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Male-killing symbiont damages host's dosage-compensated sex chromosome to induce embryonic apoptosis

View Article: PubMed Central - PubMed

ABSTRACT

Some symbiotic bacteria are capable of interfering with host reproduction in selfish ways. How such bacteria can manipulate host's sex-related mechanisms is of fundamental interest encompassing cell, developmental and evolutionary biology. Here, we uncover the molecular and cellular mechanisms underlying Spiroplasma-induced embryonic male lethality in Drosophila melanogaster. Transcriptomic analysis reveals that many genes related to DNA damage and apoptosis are up-regulated specifically in infected male embryos. Detailed genetic and cytological analyses demonstrate that male-killing Spiroplasma causes DNA damage on the male X chromosome interacting with the male-specific lethal (MSL) complex. The damaged male X chromosome exhibits a chromatin bridge during mitosis, and bridge breakage triggers sex-specific abnormal apoptosis via p53-dependent pathways. Notably, the MSL complex is not only necessary but also sufficient for this cytotoxic process. These results highlight symbiont's sophisticated strategy to target host's sex chromosome and recruit host's molecular cascades toward massive apoptosis in a sex-specific manner.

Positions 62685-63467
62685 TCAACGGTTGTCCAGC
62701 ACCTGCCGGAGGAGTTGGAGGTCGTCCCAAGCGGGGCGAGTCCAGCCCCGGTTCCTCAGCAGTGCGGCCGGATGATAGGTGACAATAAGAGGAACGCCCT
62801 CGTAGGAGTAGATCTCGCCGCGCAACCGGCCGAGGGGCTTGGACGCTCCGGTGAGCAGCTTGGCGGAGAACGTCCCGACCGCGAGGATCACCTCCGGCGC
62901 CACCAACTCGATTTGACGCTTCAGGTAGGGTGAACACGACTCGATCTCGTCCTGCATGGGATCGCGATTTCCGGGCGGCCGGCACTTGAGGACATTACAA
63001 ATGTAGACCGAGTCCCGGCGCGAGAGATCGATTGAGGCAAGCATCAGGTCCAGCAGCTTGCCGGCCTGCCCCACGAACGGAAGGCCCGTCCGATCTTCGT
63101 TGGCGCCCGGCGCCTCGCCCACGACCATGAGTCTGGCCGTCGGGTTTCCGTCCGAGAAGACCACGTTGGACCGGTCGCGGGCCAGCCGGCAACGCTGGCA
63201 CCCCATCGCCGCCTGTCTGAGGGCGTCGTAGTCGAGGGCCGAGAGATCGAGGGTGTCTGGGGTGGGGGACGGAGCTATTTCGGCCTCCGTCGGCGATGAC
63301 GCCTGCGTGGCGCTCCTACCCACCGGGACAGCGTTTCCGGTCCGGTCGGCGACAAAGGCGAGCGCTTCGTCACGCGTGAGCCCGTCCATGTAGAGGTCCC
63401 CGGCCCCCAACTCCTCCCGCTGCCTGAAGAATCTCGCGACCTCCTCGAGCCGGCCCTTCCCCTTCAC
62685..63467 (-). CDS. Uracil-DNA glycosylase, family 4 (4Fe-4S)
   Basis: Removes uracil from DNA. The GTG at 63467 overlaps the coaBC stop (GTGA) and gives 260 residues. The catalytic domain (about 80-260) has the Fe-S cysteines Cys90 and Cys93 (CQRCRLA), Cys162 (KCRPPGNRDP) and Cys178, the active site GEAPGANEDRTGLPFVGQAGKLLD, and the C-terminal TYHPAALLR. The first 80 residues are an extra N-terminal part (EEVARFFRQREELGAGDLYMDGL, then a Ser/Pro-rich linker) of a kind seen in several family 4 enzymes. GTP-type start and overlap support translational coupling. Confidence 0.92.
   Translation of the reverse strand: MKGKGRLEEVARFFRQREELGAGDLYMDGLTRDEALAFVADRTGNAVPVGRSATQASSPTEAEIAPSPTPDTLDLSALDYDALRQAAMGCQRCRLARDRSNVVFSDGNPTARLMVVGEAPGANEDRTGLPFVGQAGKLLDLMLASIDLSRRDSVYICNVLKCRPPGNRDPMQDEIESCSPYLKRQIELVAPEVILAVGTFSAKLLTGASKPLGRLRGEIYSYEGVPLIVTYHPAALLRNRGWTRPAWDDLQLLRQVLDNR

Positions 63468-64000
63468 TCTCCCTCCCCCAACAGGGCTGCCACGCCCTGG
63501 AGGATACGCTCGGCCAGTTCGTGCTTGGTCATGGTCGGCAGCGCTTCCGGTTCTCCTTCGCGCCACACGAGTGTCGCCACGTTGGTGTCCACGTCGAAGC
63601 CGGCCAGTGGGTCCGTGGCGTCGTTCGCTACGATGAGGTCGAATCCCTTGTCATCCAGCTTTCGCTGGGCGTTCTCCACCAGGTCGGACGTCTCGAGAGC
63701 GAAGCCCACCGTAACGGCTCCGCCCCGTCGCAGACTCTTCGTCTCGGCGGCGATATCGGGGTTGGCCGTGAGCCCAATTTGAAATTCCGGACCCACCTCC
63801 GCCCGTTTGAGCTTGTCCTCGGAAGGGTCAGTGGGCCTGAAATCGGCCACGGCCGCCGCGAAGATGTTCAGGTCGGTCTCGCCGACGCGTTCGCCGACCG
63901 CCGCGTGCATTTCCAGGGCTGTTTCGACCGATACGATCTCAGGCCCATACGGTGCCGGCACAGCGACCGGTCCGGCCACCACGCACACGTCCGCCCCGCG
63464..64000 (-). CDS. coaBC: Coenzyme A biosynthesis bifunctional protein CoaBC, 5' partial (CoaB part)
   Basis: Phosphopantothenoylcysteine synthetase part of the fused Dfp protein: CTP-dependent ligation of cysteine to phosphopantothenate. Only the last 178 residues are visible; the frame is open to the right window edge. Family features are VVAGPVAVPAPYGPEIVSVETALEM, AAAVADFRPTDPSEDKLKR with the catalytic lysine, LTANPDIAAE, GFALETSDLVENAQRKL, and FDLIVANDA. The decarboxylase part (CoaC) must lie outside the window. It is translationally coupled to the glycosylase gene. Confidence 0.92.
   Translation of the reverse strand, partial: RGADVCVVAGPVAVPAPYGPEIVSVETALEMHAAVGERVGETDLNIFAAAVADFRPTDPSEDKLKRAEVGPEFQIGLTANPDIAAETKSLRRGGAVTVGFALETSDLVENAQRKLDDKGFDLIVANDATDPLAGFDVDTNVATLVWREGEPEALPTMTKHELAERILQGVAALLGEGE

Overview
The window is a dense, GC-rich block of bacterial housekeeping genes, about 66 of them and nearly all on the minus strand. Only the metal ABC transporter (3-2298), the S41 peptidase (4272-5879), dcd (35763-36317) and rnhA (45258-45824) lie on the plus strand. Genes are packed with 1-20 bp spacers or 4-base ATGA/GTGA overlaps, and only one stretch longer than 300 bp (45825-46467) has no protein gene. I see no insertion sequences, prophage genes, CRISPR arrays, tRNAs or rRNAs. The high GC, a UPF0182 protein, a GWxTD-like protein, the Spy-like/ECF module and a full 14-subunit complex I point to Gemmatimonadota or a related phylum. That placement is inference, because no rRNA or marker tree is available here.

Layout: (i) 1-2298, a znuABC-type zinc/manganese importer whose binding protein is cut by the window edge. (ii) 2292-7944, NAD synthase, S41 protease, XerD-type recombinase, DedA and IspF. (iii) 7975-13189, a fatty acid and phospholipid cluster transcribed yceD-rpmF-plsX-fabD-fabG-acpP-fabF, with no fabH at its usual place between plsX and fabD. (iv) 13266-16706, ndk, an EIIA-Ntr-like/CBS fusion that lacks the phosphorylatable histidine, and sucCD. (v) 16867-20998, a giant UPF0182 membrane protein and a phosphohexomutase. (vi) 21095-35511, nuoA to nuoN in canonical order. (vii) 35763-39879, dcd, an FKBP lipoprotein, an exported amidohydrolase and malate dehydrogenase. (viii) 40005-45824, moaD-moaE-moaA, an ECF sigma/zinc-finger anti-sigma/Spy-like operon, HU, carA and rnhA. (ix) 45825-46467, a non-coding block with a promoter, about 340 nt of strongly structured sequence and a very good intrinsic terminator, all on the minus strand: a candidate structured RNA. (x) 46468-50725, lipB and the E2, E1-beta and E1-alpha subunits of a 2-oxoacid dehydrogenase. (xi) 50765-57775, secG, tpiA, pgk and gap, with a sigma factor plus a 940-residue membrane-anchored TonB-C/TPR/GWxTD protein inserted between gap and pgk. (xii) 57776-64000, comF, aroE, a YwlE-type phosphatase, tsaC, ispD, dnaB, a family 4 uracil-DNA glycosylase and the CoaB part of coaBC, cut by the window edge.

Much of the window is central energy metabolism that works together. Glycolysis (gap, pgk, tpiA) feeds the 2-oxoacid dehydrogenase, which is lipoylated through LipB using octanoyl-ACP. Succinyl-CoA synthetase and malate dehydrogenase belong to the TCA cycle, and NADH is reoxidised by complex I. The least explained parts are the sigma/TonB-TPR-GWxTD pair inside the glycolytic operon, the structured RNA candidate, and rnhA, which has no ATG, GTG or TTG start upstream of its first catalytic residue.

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Related in: MedlinePlus